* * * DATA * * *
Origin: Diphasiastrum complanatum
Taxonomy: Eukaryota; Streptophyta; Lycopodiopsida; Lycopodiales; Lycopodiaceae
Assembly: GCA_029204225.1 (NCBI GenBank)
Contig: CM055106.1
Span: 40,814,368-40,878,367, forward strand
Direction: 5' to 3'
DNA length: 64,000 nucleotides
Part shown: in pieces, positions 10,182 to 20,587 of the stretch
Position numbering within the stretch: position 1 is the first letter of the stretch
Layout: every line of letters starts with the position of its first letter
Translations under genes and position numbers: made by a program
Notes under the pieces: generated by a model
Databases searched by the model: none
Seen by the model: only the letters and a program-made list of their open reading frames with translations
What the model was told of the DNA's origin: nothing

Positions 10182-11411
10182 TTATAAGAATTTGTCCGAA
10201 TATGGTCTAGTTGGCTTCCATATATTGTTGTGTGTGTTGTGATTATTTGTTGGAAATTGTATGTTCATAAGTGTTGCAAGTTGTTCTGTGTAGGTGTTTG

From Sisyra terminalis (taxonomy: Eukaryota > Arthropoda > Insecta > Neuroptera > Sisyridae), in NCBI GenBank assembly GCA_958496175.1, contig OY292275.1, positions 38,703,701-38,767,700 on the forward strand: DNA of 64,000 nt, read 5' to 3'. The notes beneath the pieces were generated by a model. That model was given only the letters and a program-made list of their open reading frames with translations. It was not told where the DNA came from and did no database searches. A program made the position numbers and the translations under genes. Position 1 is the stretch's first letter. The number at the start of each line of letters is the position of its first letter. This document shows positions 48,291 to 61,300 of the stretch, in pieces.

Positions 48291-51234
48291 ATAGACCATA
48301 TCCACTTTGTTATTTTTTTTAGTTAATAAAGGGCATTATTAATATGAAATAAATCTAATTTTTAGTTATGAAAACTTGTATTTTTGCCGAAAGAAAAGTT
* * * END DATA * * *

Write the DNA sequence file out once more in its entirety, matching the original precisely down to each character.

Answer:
Origin: Diphasiastrum complanatum
Taxonomy: Eukaryota; Streptophyta; Lycopodiopsida; Lycopodiales; Lycopodiaceae
Assembly: GCA_029204225.1 (NCBI GenBank)
Contig: CM055106.1
Span: 40,814,368-40,878,367, forward strand
Direction: 5' to 3'
DNA length: 64,000 nucleotides
Part shown: in pieces, positions 10,182 to 20,587 of the stretch
Position numbering within the stretch: position 1 is the first letter of the stretch
Layout: every line of letters starts with the position of its first letter
Translations under genes and position numbers: made by a program
Notes under the pieces: generated by a model
Databases searched by the model: none
Seen by the model: only the letters and a program-made list of their open reading frames with translations
What the model was told of the DNA's origin: nothing

Positions 10182-11411
10182 TTATAAGAATTTGTCCGAA
10201 TATGGTCTAGTTGGCTTCCATATATTGTTGTGTGTGTTGTGATTATTTGTTGGAAATTGTATGTTCATAAGTGTTGCAAGTTGTTCTGTGTAGGTGTTTG

From Sisyra terminalis (taxonomy: Eukaryota > Arthropoda > Insecta > Neuroptera > Sisyridae), in NCBI GenBank assembly GCA_958496175.1, contig OY292275.1, positions 38,703,701-38,767,700 on the forward strand: DNA of 64,000 nt, read 5' to 3'. The notes beneath the pieces were generated by a model. That model was given only the letters and a program-made list of their open reading frames with translations. It was not told where the DNA came from and did no database searches. A program made the position numbers and the translations under genes. Position 1 is the stretch's first letter. The number at the start of each line of letters is the position of its first letter. This document shows positions 48,291 to 61,300 of the stretch, in pieces.

Positions 48291-51234
48291 ATAGACCATA
48301 TCCACTTTGTTATTTTTTTTAGTTAATAAAGGGCATTATTAATATGAAATAAATCTAATTTTTAGTTATGAAAACTTGTATTTTTGCCGAAAGAAAAGTT